When officials passed through villages, women peered through window panes but did not respond to their instructions to come out. So total was the satyagraha that the newspaper Times of India, then British-owned, ran a report proclaiming that Patel had instituted a Bolshevik regime in Bardoli and Patel was its Lenin.
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The Bardoli Satyagraha became a talking point in the country and people discussed the agitation everywhere, even in passenger trains criss-crossing India. At meetings, Patel told the determined audience that the government “which till some time ago ignored you is reckoning with you.” Hearing this, they rejoiced at their power without ever letting this confidence to overpower them and undermine their agitation.
Aware of the interest in the Bardoli Satyagraha and understanding that its success could galvanise people in other parts of the country, Patel, in consultation with Gandhi, who was involved with every decision that Patel took on the agitation, decided to seek funds from people outside Bardoli. June 12 was chosen as the day for solidarity meetings and fund-raising and has since been celebrated as Bardoli Day. The agitation under Patel’s stewardship provided a template on strategies to publicise a people’s protest while ensuring that provocation came only from the regime, not the people.
This had a positive impact as more and more people on the ‘other side’ began to consider the new assessment as unjust. The Governor, after an urgent meeting with the Viceroy, issued a statement stating that while the latter committed to “uphold supremacy of law” as the Crown’s representative, he was also duty-bound “to see that hardships and suffering are not inflicted on so large number of persons.”
Yet, when Patel met the Governor, he insisted that the tax must be paid in full as per the new assessment. At this point, even other British-owned papers, such as Pioneer and Statesman, considered the government’s position as unfair. An editorial comment in Pioneer noted: “No impartial observer of the Bardoli dispute, possessed of the plain facts of the case, can resist the conclusion that the peasants have got the right on their side, and their claim for an examination of the enhanced assessment by an impartial tribunal is just, reasonable and fair”.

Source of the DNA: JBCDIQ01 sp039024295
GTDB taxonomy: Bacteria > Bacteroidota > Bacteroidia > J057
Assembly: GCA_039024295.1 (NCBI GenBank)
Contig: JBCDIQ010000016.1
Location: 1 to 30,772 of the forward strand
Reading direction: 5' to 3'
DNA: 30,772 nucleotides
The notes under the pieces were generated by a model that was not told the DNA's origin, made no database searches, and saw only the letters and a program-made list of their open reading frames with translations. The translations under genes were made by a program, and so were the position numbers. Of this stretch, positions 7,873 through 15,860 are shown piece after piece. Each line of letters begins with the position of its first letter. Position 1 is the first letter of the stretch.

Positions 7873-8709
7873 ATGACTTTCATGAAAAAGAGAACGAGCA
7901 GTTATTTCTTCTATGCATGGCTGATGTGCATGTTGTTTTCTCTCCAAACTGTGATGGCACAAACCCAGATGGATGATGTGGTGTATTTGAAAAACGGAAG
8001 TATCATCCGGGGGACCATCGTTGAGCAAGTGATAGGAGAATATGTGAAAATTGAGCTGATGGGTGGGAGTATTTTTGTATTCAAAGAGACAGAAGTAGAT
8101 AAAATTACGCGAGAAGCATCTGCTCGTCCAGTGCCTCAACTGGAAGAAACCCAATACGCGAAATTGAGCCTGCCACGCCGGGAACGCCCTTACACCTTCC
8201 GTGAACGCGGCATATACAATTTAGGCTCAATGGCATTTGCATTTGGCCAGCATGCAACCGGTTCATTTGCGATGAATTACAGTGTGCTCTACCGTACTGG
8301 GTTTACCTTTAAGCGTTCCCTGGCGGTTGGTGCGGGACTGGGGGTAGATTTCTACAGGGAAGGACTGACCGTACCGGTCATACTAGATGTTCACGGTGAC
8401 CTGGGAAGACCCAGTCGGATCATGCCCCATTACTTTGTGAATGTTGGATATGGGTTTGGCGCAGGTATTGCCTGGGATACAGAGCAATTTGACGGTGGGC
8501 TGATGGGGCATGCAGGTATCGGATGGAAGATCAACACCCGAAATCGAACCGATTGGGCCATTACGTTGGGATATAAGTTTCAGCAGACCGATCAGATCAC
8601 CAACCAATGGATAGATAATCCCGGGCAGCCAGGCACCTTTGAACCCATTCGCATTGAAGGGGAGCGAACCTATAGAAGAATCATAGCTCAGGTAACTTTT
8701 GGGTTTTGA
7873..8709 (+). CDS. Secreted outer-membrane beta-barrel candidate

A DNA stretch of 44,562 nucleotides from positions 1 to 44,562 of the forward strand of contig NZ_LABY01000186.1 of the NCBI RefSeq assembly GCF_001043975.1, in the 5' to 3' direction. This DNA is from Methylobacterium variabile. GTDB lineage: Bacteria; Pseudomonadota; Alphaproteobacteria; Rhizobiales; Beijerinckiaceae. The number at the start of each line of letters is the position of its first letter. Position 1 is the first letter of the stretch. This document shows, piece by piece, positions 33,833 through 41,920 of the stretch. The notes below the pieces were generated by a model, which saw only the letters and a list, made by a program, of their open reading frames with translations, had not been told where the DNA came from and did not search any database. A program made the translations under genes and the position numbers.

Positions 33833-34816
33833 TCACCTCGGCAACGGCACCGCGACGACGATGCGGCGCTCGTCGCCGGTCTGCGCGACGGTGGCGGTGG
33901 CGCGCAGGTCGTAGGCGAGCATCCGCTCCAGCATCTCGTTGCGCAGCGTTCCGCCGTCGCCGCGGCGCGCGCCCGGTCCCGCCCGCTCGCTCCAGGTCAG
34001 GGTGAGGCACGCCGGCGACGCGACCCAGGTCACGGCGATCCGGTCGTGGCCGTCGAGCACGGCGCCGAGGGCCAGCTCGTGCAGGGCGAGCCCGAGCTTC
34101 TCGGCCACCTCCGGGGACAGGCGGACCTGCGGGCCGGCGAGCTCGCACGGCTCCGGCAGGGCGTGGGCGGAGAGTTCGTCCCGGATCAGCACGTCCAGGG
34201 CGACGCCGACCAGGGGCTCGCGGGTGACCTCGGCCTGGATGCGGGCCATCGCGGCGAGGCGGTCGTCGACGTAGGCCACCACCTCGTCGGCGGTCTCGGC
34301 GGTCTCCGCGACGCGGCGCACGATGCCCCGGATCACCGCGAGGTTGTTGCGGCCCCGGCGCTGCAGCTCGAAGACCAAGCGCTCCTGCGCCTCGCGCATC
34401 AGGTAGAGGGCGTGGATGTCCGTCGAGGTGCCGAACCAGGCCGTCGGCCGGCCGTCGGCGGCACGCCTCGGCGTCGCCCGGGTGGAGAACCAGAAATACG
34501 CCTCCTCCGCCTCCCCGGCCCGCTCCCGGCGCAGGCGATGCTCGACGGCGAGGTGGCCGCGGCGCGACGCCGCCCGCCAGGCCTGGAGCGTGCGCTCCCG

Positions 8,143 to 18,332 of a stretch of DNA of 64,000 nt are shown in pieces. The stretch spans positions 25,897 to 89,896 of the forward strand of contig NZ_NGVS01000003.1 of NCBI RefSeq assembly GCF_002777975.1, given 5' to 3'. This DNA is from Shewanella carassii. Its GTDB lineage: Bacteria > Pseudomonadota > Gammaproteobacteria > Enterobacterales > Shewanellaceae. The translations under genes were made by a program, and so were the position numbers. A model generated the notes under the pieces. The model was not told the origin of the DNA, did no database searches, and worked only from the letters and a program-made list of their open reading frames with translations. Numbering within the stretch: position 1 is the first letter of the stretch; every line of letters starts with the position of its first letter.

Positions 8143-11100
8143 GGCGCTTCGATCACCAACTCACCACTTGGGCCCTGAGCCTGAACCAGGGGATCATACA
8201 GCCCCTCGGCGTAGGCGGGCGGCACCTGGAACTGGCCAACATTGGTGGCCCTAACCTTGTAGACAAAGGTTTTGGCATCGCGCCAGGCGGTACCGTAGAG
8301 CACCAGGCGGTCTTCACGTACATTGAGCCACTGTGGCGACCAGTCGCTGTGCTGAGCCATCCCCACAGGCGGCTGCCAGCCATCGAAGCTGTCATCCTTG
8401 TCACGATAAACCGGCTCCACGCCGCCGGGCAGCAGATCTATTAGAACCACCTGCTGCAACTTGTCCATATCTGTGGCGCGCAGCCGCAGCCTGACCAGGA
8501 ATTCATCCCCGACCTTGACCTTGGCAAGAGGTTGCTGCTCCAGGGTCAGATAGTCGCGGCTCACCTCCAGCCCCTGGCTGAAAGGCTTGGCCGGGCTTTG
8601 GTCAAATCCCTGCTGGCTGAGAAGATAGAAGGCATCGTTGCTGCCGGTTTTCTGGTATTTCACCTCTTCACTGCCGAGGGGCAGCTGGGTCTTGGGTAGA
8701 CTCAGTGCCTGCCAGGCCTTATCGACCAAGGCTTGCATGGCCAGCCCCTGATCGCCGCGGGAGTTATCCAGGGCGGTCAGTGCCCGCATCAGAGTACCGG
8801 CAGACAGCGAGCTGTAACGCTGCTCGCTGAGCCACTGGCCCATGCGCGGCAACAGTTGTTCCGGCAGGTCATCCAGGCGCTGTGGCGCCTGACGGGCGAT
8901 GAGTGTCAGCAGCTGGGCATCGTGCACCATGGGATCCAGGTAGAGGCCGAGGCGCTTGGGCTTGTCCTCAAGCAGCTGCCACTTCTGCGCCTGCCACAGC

Although Gandhi and Patel decided that the former must not step inside Bardoli because the agitation’s local character must be retained, Patel’s national image was enhanced. Gandhi eventually moved to Bardoli only when Patel’s arrest was feared.
The government was running out of steam and wilting under the power of the satyagrahis. Chunilal Mehta, an important member of the Governor’s Council brokered a settlement which provided the government with a face-saving formula but it agreed to constitute a fresh assessment committee immediately. This later recommended and increase of 5.7% after which the confiscated land were returned. Those who resigned government jobs in solidarity with the satyagrahis were reinstated and the Bardoli Satyagraha became an acclaimed success.
Guided by Gandhi and led by Patel, the Indian peasantry demonstrated that with truth on their side and with patience and restraint as their weapons, they were a potent force which even the mightiest empire failed to subdue. The Bardoli Satyagraha was a turning point in the Indian nationalist struggle and, as Subhash Chandra Bose pre-judged, it was a precursor to a larger battle that Gandhi would wage.
Nilanjan Mukhopadhyay is a Delhi-based writer and journalist, and the author of Narendra Modi: The Man, The Times and Sikhs: The Untold Agony of 1984. He tweets @NilanjanUdwin.